Reid said Turner hated the Boathouse because “it reminded her of all those days when she played as Ike & Tina Turner in those roadhouse places.” 

Meltsner, though, had fond memories of her. “Tina Turner was an unusual show because there were seats put down, which they normally don’t,” he said. “In my experience, Tina Turner said, ‘Honey, you’d make me the happiest woman in the world if you’d just get me a full-length mirror.’ So we ran out to K-Mart and got a cheap mirror and stuck it on the wall so she could see her whole body before she went out. The dressing rooms weren’t even done then. That show gave us validity that it (the Boathouse) was going to be more than a local band room.”

Bobby Melatti, who produced every show early on, actually watched Turner from out in the audience.  

“Seeing Tina Turner in the Boathouse,” said Melatti, “is just an experience that’ll never be replicated — the sweat, the heat, the summer, the beautiful legs — it was like all the stars and planets lined up on that one magical night.”

Another important concert in the early history of the Boathouse was Bruce Hornsby. The show was broadcast live across the nation on the Westward One program. 

The reputation of the Boathouse was improving vastly with every show. It was being listed in national industry trade magazines as one of the top venues people liked to come to and one of the places bands most preferred to play in the entire country. This notoriety soon caused some unexpected friction at home.

“As we had it running and organized really well, the city started taking notice of the property,” said Peck. “Bob Smithwick, who at the time was the head of industrial development in Norfolk, decided it would be better in the hands of the city than it would be in our hands. He started making moves that he was going to condemn the property and take it for the city. We were really disappointed because we didn’t want to sell it. We thought it had a great long-term future.” 

The city paid Peck a fair price for the entire area, which included Bessie’s Place, the farmer’s market next to the Boathouse; both were Peck creations.

Peck said Reid negotiated a deal with the city to allow Cellar Door to run the Boathouse as a concert hall. The city of Norfolk, at the time, was also working diligently to keep the New York Mets organization from moving the Tides to Virginia Beach. Norfolk prevailed and built a new stadium on the Bessie’s Place site, but had the baseball team selected the Beach, said Reid, the plan was to build, what would become the Virginia Beach Amphitheater, where Harbor Park sits today, thus creating one large entertainment complex.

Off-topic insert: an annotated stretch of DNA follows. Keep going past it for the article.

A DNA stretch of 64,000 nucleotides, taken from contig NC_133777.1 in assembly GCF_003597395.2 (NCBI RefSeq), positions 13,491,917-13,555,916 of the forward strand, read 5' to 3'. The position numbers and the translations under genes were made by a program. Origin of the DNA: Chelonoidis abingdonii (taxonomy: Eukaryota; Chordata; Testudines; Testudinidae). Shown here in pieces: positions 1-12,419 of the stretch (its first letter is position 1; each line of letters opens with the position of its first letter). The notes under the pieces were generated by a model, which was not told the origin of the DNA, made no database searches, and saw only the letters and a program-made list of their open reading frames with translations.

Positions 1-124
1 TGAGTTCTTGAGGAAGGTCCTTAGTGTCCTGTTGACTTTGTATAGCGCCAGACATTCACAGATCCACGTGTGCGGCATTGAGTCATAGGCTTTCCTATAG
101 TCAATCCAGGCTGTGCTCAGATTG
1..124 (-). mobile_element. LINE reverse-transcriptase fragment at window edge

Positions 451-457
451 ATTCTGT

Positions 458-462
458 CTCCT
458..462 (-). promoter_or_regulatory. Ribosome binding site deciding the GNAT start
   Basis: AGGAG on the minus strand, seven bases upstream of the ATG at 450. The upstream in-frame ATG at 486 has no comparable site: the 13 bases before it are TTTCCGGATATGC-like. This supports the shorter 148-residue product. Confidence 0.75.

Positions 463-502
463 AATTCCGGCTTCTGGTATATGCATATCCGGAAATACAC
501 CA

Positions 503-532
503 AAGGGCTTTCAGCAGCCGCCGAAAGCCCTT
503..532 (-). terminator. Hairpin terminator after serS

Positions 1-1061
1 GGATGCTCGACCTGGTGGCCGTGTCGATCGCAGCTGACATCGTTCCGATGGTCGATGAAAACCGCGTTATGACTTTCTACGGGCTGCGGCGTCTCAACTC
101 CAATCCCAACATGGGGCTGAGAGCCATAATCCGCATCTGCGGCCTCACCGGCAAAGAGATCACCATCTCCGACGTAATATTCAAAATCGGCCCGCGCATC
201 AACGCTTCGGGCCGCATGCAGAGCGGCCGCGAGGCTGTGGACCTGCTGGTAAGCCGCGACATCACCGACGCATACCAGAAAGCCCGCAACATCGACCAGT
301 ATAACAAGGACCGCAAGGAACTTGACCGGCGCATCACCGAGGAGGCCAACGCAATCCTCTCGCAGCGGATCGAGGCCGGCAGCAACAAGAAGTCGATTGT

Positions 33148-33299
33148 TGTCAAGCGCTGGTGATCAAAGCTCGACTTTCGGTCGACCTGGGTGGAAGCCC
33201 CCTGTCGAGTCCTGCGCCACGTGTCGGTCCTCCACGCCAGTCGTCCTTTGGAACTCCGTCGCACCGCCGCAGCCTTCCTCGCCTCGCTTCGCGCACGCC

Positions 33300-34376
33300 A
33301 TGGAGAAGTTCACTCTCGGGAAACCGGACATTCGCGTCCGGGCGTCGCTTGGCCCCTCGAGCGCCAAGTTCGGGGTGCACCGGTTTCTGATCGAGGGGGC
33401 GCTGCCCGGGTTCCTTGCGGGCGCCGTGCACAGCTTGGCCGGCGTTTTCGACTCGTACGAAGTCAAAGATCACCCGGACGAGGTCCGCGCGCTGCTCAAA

The Boathouse endured the construction zone of the baseball stadium. The bands Cellar Door brought in began to evolve from Southern rock acts, like Molly Hatchet and Marshall Tucker, to alternative rock bands, including the Psychedelic Furs, Siouxie and the Banshees, PIL and Lords of the New Church. Everyone from Phish to Steel Pulse, Iggy Pop to Megadeath, No Doubt to Black Crowes, Gregg Allman and Jeff Beck to 311 and Dinosaur Jr  performed at the Boathouse. The Connells sold over 25,000 tickets in ten shows at the Boathouse.

Selling beer, too, at the Boathouse was a big deal at the time. Peck said he met with Mayor Joseph Leaf, who gave his approval as long as it could be controlled.

“We were the first club in the country to go all ages,” said Reid. “People used to laugh about the chicken wire; eighteen and under were segregated by chicken wire.”

The chicken wire was eventually replaced with a chest-high chain link barrier. “Tool was the first band, besides The Ramones, that the barrier was ripped out of the wall,” said Larion about the force exerted by the kids in the audience.

What Ken MacDonald, who began managing the Boathouse in 1988, liked best about the club was the simplicity of the space and how close the crowd could get to the entertainers.

“Seeing a show at The Boathouse was being as close to a band as possible,” said MacDonald. “It was a great stripped down experience.  There were many nights with bands like Oingo Boingo or The Violent Femmes when the bands and the audience connected in a way you rarely see at more formal venues.  I can’t remember the number of times when a band would finish their planned set list and there usual encores and then come back on stage and play songs that they hadn’t played in years or cover a tune just so they could keep playing.”

The States, perhaps the most successful act from Hampton Roads in the 1980s, performed its final show at the Boathouse in August of ’84. They would reunite five years later to headline the Dave Sherry Benefit concert, the late owner of the King’s Head Inn.

According to the late States bass player Butch Germano, the Boathouse stage was the place every musician wanted to be.

“The set up was great,” he said. “They always had a great PA; they always had good monitors. Whenever the lights would come on, as hot and bright as they were, it would bring you to life. And you could play as loud as you wanted.”

Though the music industry has evolved and the way we experience live music has changed, the Boathouse gave fans the naked truth about an artist’s performance capabilities.

“After a band played there, you knew whether they were for real or not,” said MacDonald. “They couldn’t hide behind fancy light shows or big stage sets, they had to perform and entertain.  Sure the stage wasn’t very high and the ceiling was too low; the air conditioning wasn’t adequate for 2,000 plus dancing bodies on an August night in Virginia, but if you were there to see Jane’s Addiction, Red Hot Chili Peppers or Faith No More you had an experience!  It is ironic that the things that made The Boathouse great are what seems to have lead to its obsolescence.”

Today’s success in downtown Norfolk is the fruit born from the seeds planted, in 1983, by the Waterside, Festevents and the Boathouse.

“There was a time when there wasn’t much exciting about downtown Norfolk except the Boathouse,” said Melatti. “And look where we’ve come as a community, as a city, as a region. The memory of the Boathouse can stand proud. And all the people who worked there can be proud that, for whatever little bit that we had to do with the revitalization of a really great urban community, at the end we can stand in front of the curtain and take our bow. I think we’re all better off because there was a Boathouse.”